- “We have established quite firmly that we can use peach pomace to make an excellent breakfast cereal. Now we need to establish process parameters that will enable us to produce a consistent and flavorful product.”
A Fresno State faculty-student research team specializing in extrusion technology has worked to benefit the region’s fruit processing industry by providing ingredients for a new, nutritious breakfast cereal.
Food science professor Dr. Gour Choudhury, now on the faculty at Cal Poly, San Luis Obispo, and Fresno State graduate Preetam Sarkar led the work featuring the use of peach pomace as a base material for the cereal mix.
“The fruit processing industry has been generating increasing amounts of solid co-products as a result of a growing demand for processed fruits,” Choudhury said in outlining the project.
“However, technology developments to open new and profitable markets for fruit processing co-products have been limited. Our study sought to develop value-added extrusion processes for fruit processing co-products such as peach pomace.”
Peach pomace is a slurried byproduct of fruit processing. It consists of fine fruit parts in liquid and is most often simply disposed of by processing plants. However, as a fruit product, pomace contains an assortment of healthful fruit constituents such as polyphenol antioxidents, carotenoids, fiber and other bioactive compounds, Choudhury noted.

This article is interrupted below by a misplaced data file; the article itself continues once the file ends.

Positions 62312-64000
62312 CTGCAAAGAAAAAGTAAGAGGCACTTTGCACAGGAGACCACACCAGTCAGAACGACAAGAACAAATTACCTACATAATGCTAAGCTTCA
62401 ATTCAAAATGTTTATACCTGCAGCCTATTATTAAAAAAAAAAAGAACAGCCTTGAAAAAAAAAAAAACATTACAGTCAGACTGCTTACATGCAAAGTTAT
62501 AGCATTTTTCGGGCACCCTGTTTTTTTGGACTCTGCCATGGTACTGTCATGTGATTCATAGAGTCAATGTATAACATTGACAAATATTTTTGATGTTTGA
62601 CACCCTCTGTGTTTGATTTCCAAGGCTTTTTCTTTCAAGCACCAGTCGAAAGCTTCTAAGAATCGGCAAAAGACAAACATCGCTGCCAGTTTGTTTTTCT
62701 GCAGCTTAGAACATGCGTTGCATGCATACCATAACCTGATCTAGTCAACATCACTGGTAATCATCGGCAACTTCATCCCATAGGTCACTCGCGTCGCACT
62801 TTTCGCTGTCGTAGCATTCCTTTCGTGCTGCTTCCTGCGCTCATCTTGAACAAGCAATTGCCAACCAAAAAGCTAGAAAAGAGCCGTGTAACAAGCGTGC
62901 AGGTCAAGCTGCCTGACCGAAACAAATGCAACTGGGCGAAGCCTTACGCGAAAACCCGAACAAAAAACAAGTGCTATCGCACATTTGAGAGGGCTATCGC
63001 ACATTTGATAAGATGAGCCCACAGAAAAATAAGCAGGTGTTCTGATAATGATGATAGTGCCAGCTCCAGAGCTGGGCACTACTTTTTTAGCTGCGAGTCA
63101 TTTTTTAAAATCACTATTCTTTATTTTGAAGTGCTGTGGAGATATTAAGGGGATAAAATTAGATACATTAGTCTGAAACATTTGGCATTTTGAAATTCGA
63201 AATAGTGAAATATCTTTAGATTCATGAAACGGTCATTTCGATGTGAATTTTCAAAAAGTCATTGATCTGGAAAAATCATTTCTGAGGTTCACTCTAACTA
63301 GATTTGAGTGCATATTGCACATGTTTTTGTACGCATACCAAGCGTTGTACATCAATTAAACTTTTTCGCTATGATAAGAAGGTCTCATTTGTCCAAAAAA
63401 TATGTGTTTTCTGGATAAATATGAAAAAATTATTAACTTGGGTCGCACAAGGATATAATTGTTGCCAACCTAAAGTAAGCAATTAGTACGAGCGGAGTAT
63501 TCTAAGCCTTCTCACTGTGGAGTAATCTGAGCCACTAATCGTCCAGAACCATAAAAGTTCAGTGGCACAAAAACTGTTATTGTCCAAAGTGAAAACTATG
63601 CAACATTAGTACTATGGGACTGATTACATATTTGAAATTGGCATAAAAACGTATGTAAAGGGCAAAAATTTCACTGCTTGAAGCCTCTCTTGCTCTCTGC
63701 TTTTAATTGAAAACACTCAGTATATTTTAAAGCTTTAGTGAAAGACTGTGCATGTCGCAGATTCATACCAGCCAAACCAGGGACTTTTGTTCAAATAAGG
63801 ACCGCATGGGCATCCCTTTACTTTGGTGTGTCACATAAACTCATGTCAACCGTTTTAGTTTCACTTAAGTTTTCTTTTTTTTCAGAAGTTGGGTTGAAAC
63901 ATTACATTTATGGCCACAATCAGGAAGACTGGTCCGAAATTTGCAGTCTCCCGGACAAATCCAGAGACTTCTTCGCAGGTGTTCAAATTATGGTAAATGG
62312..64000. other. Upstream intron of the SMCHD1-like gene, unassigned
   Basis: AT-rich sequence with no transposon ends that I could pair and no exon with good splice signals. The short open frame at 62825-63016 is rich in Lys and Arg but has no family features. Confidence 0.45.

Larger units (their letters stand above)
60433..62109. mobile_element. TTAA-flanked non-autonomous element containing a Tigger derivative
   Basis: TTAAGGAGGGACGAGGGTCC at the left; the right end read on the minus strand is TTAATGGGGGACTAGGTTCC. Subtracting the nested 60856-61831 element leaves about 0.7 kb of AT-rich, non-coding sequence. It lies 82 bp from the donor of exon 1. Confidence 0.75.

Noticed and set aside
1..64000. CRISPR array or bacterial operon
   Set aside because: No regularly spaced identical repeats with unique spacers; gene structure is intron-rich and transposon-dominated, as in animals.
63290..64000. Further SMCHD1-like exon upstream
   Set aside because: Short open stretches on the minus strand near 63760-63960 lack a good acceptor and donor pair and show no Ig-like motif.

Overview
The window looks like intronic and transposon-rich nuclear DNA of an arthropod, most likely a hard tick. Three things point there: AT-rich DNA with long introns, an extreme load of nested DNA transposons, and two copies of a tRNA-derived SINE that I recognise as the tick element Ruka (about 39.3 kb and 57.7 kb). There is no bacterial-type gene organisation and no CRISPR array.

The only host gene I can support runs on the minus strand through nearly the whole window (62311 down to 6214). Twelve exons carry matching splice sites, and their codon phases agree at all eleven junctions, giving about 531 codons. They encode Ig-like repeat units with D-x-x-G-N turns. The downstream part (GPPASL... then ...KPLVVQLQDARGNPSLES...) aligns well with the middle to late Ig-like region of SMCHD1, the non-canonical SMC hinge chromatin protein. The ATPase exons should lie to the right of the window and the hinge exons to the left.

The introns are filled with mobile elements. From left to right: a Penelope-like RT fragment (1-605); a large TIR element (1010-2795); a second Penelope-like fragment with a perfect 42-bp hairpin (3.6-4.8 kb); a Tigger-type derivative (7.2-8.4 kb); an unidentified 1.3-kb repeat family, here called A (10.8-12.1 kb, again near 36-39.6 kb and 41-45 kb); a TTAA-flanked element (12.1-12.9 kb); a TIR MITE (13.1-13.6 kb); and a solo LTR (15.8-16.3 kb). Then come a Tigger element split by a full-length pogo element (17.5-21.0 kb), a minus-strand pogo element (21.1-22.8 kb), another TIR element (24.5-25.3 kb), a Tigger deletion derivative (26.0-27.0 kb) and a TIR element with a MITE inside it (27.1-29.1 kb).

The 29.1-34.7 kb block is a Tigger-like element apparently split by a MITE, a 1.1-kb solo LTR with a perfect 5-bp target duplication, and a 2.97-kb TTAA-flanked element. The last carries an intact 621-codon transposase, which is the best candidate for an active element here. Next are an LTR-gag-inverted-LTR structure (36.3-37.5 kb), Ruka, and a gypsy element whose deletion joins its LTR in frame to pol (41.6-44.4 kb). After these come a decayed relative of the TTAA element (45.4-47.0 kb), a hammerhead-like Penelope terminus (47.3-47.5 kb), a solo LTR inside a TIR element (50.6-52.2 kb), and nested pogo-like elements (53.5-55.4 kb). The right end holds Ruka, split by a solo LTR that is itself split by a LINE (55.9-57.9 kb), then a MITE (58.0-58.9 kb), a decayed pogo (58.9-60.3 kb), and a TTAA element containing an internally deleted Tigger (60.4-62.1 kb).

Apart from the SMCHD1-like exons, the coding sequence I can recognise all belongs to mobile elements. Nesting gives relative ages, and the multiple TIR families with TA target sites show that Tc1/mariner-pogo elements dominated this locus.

“Until now, there has been very little commercial utilization of these co-products that could be profitable to processing companies,” Choudhury said.
The project goal was to develop and evaluate an extrusion process for a new generation of food products from peach and nectarine pomace.
Extrusion technology is used commercially for food products from chips and cheese puffs to breakfast cereals, Choudhury noted. And while the technology is not new, the application of fruit pomace is. A major part of this research involved developing a process for drying and formulating the peach pomace into a substrate that would be suitable for extrusion.
Choudhury said multiple settings of the equipment (temperature, pressure, flow rate, etc.) work comprehensively to affect the density, volume, porosity, color and taste of the final product.
The formula developed by Choudhury and Sarkar included dried peach pomace mixed with rice flour, which enhanced the consistency of the mix and the extruded product.
“We have established quite firmly that we can use peach pomace to make an excellent breakfast cereal,” Choudhury said. “Now we need to establish process parameters that will enable us to produce a consistent and flavorful product.”
Second year work on the project continues, with Choudhury at Cal Poly. Additional research will seek to fine tune the extrusion process with continuing adjustments of various processes to enhance the final product.
Sarkar’s work on the project was part of a successful thesis project entitled “Peach Pomace Utilization Using Twin Screw Extrusion Processing.” Sarkar earned admission to Purdue University, where he is pursuing his doctorate in nanoscience.
This project has been partially funded by the California State University Agricultural Research Institute.
For more information, contact Choudhury at firstname.lastname@example.org.